Posts Tagged ‘Heart of Barkness’

Happy Belated Fathers Day!


June 19th, 2023 Posted 9:06 am

“Mom says you’re the go-to guy.”
“She does?”
“Only for aquifers.”
“Good enough,” Bernie said. “When’s it due?”
“What’s ‘due’?”
“When you have to hand it in.”
“But I got an extension.”
“How’d you do that?”
“I said can I have an extension.”
“Nice. Till when?”

Super Bowl Week (More)


February 10th, 2023 Posted 7:42 am

Football comes up from time to time in my work, going all the way back to Hard Rain, and it’s central to the plot of Reality Check, my YA novel that won an Edgar award. There’s also football in the Chet and Bernie series – in Bark To The Future, the most recent C&B, and in Heart of Barkness, where this is from, to cite two examples.

We walked onto the field, mostly dirt with tufts of grass here and there. Coach Flowers had moved out from between the two rows of players, now stood to the side. We stopped nearby. Coach Flowers put the whistle in his mouth, sort of nudging the stogie to one side, and talked around them.

“On the whistle, potato heads. Not before, not after. All set?”

He blew the whistle, a sound I hate, but at least I’d known it was coming. The two rows charged each other, thumping together with lots of grunts and shouts, none of the shouts actual words, more like the kind of noise you hear on Animal Planet. The kids finished knocking each other around, picked themselves up, dusted themselves off.

“What the heck?” said Coach Flowers. Or something like that – he wasn’t easy to understand with the whistle and stogie in his mouth. “Call that hitting? Don’t look like hitting to me. Looked like hugging your sister.”

One of the kids said, “I’m a sister, coach.”

Coach Flowers turned to her. “Did I ask for your opinion, Taneeka?”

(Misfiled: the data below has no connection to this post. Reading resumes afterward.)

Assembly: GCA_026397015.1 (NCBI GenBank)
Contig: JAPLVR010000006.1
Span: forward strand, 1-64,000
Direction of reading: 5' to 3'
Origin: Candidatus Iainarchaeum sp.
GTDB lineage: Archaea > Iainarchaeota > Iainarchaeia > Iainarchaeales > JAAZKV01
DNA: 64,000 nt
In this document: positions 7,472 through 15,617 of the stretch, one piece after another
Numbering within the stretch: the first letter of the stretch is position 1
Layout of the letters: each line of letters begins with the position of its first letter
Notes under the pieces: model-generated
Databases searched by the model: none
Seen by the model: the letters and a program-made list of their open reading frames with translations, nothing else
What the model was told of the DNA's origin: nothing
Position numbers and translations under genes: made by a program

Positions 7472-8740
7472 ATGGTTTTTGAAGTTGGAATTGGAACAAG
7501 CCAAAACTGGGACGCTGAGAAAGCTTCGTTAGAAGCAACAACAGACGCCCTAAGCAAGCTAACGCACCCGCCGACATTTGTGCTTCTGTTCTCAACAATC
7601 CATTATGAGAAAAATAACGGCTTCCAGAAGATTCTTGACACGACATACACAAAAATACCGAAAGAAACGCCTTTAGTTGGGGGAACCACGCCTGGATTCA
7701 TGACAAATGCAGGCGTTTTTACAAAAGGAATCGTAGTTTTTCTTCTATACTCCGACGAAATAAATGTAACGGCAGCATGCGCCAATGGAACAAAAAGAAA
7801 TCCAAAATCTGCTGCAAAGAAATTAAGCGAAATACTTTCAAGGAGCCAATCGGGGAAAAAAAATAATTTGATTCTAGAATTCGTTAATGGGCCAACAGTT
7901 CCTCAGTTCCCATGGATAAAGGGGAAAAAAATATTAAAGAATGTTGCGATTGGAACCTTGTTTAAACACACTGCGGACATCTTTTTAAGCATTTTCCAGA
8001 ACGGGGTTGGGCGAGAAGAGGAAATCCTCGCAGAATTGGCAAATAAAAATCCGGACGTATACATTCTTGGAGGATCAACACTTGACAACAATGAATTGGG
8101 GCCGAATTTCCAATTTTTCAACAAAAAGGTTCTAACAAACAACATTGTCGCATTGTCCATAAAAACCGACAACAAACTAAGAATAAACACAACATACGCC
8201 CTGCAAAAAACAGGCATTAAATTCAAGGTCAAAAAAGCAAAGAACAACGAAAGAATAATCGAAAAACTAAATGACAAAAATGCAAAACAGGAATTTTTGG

“Not yet, coach.”

“Take a lap.”


Pigskin and Us


February 6th, 2023 Posted 8:23 am

Football was mentioned yesterday. Football comes up from time to time in my work – in the Chet and Bernie series and elsewhere. This seems like a good week to check out some of that writing. The Americans reading this will know why. Those outside the country might want to google “Super Bowl.” Below, from Heart of Barkness (for newcomers, the narrator of C&B is Chet, a dog – but not a talking dog! Bernie is the private eye):
“What are we going to do if Charlie wants to play football?” Bernie said.
Buy him a football: that was my only idea. I was thinking about the big problem with football – namely the unwieldiness of the ball, which you need to deflate a bit to get it properly in your mouth – when we pulled into one of the playing field complexes we have in the Valley, not the fancy kind with the unreal grass and shady trees, but the other kind with mostly no grass and no trees. Out on the fields, kids – some little, some not quite as little – were practicing football. Practicing means the coaches are out on the field yelling things. In games, the coaches yell from the sidelines.
“Any chance you’d prefer to stay in the car?” Bernie said. “Maybe grab a few zzzs?”
What was that? Something about the car? I was already some distance away and had missed most of it.
“Okay, then,” Bernie said. “Best behavior.”
But of course! What other kind was there?



January 29th, 2023 Posted 7:46 am

On Sunday we do beginnings, taking a look at the start of a Peter Abrahams novel, including those written under the Spencer Quinn moniker™. How about Heart of Barkness, since Song For Chet, which came out of that book, was one of our topics this week? In case you’re wondering, the C&B series can be read in any order!

“Red-letter day, Chet,” said Sergeant Rick Torres, our buddy at the Valley PD Missing Persons Department. “In the car.”

Red-letter day was a mystery to me, and maybe red is, too. Bernie says I can’t be trusted when it comes to red, something I’ve never understood. I knew fire hydrants were red, for example, knew that as well as I know my own name. Which is Chet, in case you missed it, right up there off the jump. I also know “in the car,” and never need to be asked twice. Or even once. Rick opened the passenger-side door of the black-and-white. I hopped in, sat up nice and tall, totally alert, ready for anything. Was my tongue hanging out? Possibly. I got most of it stuffed back in. We have standards, me and Bernie, just one of the reasons that the Little Detective Agency is so successful, except for the finances part. It’s called the Little Detective Agency on account of Bernie’s last name being Little, but we’re equal partners, Bernie handling the gunplay and the so-therefores and me bringing other things to the table. Maybe we’ll get to my teeth a little later.



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